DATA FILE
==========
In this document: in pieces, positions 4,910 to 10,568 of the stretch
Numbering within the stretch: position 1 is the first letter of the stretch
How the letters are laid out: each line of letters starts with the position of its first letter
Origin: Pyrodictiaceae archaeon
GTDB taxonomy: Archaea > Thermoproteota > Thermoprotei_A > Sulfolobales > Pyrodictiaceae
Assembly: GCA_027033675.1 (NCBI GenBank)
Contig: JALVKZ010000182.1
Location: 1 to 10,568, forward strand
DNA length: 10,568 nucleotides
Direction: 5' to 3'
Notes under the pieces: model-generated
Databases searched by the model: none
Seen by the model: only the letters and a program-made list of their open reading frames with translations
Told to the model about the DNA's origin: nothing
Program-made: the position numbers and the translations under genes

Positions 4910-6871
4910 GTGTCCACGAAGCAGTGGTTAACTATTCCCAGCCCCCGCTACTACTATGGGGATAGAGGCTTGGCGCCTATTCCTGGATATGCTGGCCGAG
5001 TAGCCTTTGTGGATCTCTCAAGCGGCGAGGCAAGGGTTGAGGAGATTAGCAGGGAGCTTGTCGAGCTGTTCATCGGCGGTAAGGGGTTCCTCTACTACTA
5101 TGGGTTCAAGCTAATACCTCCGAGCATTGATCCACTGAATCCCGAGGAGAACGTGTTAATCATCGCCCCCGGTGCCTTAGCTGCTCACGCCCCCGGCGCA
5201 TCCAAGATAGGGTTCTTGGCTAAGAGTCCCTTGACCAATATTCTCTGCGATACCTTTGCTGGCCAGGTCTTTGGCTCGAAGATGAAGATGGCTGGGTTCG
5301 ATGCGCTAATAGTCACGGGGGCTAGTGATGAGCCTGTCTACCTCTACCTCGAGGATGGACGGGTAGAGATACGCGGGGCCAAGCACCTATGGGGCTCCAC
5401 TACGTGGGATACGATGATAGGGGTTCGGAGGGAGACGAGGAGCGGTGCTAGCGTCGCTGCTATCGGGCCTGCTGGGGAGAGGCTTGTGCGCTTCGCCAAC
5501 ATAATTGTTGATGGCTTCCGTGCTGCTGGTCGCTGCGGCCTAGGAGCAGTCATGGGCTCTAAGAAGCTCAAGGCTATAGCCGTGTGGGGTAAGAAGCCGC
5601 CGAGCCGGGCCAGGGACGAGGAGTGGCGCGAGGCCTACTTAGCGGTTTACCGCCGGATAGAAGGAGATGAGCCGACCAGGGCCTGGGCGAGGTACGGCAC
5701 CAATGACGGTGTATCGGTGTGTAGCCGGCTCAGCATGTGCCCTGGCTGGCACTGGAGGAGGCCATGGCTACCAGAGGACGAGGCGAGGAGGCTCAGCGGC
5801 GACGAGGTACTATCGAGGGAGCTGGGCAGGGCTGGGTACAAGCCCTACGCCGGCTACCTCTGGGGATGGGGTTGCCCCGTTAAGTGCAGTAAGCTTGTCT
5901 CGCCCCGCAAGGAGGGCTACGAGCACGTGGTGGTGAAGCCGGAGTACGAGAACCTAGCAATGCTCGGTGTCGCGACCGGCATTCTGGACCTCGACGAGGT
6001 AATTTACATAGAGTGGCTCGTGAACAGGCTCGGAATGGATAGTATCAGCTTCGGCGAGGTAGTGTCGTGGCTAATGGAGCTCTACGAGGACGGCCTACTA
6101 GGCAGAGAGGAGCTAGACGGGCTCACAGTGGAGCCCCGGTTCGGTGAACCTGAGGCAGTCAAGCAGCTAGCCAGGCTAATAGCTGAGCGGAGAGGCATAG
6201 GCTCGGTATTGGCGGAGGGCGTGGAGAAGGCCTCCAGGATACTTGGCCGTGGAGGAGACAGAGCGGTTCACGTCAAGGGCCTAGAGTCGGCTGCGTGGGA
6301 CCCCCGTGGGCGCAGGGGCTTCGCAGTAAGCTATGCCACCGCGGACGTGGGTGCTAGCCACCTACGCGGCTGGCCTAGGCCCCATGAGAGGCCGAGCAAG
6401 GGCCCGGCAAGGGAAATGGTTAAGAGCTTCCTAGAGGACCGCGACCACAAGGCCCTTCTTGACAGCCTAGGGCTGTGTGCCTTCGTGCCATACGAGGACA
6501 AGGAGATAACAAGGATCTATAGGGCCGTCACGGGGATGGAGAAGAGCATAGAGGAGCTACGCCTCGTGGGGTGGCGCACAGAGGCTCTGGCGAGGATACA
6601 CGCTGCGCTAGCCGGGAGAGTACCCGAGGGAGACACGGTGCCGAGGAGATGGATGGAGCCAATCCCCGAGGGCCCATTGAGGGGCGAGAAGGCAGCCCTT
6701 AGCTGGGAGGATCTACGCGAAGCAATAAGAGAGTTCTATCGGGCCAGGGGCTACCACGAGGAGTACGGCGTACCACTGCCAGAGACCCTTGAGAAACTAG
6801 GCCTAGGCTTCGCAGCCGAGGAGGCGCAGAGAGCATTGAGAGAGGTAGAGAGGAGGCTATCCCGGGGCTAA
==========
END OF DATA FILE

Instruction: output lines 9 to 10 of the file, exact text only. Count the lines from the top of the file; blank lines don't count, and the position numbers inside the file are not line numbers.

DNA length: 10,568 nucleotides
Direction: 5' to 3'